From the textual analysis of this novel, with Vicky as the internal focaliser, it is deduced that each character has his or her own way of experiencing and processing trauma. The way each character experiences and processes trauma makes him or her either a trauma victim or merely a traumatised person. Hannes escapes the trauma of his child’s death through alcoholism, promiscuity and the desire to emigrate (fleeing). Deidre escapes the same trauma by immersing herself in her work and abandoning the family in this critical time (fleeing). Nan is passive towards the traumatic events and keeps quiet about matters that involve her granddaughter to protect Deidre (freezing). In order to process the trauma (drowning, molestation and rape), Rina disassociates herself from the events, and through this, she destroys herself (freezing). Vicky is the only character who is prepared to break the silence on the traumatic events – she “sees” Cornel, wants to talk about him and believes her prayers have been answered; she fights the trauma by ending the silence. Owing to Vicky’s honesty, the reader realises that if trauma is put into a narrative and one starts talking about it, one does not have to be a victim. From the way this family processes trauma, it becomes clear who are victims (such as Hannes and Rina) and who are traumatised (such as Deidre, Nan and Vicky). Although Vicky has been traumatised by the events, she is the only character who shows resilience in respect of the trauma. Vicky offers a message of hope to the reader.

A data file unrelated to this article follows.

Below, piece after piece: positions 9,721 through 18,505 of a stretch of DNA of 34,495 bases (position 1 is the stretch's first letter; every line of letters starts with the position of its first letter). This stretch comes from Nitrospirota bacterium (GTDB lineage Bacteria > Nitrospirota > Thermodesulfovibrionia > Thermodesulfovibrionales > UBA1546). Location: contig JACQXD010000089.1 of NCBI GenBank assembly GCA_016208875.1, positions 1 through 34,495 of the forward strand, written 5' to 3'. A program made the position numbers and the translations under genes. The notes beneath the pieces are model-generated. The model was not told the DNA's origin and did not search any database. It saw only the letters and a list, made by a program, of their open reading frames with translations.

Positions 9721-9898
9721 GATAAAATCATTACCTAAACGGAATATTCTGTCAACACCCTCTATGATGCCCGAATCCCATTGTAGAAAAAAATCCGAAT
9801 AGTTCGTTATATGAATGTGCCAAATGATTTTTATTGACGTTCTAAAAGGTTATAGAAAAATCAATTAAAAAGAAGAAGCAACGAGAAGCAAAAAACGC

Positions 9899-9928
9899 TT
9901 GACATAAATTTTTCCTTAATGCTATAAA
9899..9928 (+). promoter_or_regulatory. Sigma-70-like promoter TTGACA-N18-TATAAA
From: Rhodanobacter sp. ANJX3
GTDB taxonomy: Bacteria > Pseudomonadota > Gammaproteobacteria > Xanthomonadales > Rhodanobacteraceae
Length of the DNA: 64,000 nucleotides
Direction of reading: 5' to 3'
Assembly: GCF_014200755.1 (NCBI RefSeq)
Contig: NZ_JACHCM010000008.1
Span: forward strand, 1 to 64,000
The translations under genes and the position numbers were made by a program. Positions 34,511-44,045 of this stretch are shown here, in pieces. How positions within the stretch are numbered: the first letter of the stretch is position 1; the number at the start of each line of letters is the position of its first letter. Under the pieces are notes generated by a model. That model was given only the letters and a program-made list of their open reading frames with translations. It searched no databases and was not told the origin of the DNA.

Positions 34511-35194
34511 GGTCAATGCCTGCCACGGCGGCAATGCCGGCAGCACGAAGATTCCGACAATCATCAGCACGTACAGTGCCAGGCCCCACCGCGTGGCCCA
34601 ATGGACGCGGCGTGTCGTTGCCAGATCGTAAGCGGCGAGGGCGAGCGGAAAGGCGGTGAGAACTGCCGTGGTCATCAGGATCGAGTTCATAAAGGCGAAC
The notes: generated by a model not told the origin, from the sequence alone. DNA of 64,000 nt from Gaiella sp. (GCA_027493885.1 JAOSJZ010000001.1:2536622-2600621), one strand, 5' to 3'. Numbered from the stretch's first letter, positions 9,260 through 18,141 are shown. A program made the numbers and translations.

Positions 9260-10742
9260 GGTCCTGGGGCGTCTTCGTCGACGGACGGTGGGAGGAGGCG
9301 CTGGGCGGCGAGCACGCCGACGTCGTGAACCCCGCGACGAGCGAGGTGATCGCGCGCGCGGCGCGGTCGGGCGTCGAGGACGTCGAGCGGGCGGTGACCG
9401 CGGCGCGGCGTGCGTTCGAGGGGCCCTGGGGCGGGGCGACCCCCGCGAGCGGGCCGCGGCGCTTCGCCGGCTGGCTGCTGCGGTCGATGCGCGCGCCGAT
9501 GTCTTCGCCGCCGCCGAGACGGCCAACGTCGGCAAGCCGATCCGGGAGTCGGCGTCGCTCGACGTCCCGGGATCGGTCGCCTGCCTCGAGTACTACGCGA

Teachers should be aware of the adolescent reader’s limited historical literary knowledge in interpreting intertexts, among others. This article aims to equip adolescent readers, through teachers, to read youth novels in which trauma figures as a theme, in a self-directed manner. A self-directed reader should be able to learn independently in order to meet the demands of the society creatively, critically and in a problem-solving manner. The core of this article deals with the development of reading strategies and skills to develop the literary abilities of adolescent readers to read youth novels with contentious content meaningfully as self-directed readers.
Blou is nie ’n kleur nie is a gift from Carin Krahtz to the self-directed reader because the reader can discover this story by means of the mentioned clues, contextual markers and reading strategies, and unlock the hidden narrative meaning of hope.
Keywords: clues; contextual markers; intertext; reading strategies; reception aesthetics; self-directed reading; trauma; youth literature